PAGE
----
HISTORY OF BLACK HAIR: Hair is connected to many historical tribes, civilizations, movements, and the pain of African descent. Hair of the African American people were seen as a representation of age, religion, rank within their community, wealth, marital status, and even occupation within their culture. (Byrd and Tharps 2002). For instance, cornrows, they originated in Africa and Caribbean areas. Their very name indicates agriculture, planting, and labor that slaves had to endure. Like many other “Africanisms” in the new world, knowledge of African hairstyles survived the Middle Passage. Heads were often shaved upon capture, ostensibly for sanitary reasons, but with the psychological impact of being stripped of one’s culture. Re-establishing traditional hair styles in the new world was thus an act of resistance; one that could be carried out covertly. The shaving of the slaves head was done for the purpose to break that persons spirit to make it easier to control them. In the 1700s American slaves were often worked to death. There was little time for things like beautiful African hairstyles. So most women covered their hair in a rag. Not only to hide their undone hair but sometimes to even hide things like ringworm, which left places on your head where no hair would grow. Those who worked indoors were able to do their hair. For them braiding was common.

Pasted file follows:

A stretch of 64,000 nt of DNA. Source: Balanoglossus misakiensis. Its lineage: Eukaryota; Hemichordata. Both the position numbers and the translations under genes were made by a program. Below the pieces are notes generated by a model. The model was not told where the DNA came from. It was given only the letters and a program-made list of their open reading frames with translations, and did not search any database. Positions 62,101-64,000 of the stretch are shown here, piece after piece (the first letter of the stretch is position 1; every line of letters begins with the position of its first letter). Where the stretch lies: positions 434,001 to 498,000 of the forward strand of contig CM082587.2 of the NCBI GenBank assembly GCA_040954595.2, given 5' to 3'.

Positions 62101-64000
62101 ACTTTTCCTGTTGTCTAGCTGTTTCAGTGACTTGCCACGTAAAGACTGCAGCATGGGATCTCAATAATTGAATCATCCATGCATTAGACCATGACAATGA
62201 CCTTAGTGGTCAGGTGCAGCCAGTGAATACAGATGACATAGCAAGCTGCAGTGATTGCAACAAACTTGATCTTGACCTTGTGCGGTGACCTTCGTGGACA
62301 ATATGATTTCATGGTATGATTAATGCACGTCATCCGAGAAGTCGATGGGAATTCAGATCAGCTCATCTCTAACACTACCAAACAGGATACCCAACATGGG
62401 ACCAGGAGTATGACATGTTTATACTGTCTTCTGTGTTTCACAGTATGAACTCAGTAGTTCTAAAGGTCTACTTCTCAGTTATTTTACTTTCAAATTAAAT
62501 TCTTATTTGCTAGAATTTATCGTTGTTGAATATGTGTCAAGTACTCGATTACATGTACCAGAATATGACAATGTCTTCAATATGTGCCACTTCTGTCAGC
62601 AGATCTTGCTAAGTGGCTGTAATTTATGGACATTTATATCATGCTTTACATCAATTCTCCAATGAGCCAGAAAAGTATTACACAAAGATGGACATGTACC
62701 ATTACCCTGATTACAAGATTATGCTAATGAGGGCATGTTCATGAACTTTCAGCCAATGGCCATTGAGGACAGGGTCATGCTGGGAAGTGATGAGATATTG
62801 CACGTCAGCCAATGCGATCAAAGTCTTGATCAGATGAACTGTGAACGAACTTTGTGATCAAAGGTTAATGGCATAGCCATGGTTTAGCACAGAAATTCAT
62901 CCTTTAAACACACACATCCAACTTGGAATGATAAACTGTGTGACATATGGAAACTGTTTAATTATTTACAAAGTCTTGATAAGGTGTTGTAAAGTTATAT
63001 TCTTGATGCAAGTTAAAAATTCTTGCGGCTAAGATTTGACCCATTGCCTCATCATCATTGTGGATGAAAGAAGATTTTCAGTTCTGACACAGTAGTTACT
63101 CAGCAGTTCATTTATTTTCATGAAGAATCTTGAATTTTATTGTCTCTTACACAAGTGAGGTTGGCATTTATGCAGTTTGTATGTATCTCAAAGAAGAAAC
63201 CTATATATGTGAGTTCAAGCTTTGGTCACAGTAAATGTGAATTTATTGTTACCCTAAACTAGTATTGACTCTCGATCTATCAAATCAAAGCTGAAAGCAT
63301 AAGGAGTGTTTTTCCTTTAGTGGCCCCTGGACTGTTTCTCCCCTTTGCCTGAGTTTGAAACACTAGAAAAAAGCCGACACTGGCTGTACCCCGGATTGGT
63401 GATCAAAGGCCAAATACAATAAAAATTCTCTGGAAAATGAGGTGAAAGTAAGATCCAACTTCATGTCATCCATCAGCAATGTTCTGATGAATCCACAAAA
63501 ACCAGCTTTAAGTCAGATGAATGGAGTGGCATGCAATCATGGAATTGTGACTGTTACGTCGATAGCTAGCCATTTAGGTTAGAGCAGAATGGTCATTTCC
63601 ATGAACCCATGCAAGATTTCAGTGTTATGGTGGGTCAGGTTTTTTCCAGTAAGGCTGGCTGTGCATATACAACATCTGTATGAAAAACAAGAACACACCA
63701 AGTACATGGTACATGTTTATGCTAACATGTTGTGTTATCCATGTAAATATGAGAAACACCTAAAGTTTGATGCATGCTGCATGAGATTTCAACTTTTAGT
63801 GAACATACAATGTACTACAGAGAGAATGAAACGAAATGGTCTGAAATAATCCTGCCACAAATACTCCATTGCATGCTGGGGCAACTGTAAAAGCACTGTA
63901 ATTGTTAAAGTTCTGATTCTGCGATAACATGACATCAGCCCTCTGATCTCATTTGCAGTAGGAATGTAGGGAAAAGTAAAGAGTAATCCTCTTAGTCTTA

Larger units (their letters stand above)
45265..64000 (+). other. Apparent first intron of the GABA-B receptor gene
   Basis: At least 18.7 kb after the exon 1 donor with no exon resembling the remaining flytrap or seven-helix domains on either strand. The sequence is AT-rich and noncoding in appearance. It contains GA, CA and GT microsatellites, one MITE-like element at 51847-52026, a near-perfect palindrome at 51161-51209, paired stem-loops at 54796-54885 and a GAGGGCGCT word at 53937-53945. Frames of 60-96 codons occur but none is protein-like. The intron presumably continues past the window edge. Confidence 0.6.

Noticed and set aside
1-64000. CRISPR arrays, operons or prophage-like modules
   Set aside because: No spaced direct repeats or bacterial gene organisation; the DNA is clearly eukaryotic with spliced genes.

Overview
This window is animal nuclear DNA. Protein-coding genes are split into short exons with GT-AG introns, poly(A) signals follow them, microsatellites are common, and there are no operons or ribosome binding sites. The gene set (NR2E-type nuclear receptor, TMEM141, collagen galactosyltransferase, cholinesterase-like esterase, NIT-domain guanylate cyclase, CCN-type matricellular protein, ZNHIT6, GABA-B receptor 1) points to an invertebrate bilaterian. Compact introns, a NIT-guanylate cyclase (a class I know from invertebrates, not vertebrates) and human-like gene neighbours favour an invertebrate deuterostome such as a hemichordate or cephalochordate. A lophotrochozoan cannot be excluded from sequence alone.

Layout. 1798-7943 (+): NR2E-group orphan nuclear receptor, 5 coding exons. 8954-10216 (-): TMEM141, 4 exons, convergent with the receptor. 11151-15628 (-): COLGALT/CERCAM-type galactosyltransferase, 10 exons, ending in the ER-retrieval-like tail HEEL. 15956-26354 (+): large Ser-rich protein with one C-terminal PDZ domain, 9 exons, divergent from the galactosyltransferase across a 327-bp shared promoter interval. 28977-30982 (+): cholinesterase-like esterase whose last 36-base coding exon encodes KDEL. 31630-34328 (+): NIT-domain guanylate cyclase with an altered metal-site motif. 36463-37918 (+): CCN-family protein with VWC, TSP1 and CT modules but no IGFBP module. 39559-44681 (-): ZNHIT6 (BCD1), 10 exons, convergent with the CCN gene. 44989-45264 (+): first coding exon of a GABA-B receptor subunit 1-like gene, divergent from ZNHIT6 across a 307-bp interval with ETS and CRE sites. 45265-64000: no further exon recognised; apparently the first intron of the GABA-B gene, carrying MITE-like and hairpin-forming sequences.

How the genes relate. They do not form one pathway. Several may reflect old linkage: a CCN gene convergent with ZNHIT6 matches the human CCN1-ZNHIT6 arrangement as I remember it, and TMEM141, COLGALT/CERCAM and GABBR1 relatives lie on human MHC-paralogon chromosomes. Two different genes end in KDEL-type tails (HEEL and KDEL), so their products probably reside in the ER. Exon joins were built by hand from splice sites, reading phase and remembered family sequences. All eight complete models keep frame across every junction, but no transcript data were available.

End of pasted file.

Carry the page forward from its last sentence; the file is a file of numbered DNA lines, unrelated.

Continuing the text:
Before slavery, African American men and women wore and styled their hair with braids, shells, twists, beads, and a vast variety of different hairstyles. According to Byrd and Tharps in the article “Social networking sites: a support system for African-American women wearing natural hair”, the doing of the hair could range from many hours and sometimes even days to complete (Byrd and Tharps, 2002). For me, it represents my black culture. I never knew what my kind of hair stood for until about a year ago. It made me appreciate myself and my African heritage. African hair is also seen as a type of art form. In the West African tribe, Qua-Qua, the men cut off the locks of their wives hair, they then dried them red, plaited them, then affixed them to their own heads (Byrd, 2002, p.4). Another example would be Nigerian wives. These women were in polygamous marriages and sometimes wore their hair in a Kohin-Sorogum style. This certain style was meant to be seen from the back of it. It was a hairstyle that was used to insight jealousy from the other wives by indicating that one was turning her back on them (Byrd & Tharps, 2002). Also, in the Wolof culture young girls would partially shave their head to indicate that they were not of age for dating (Mosely 2004).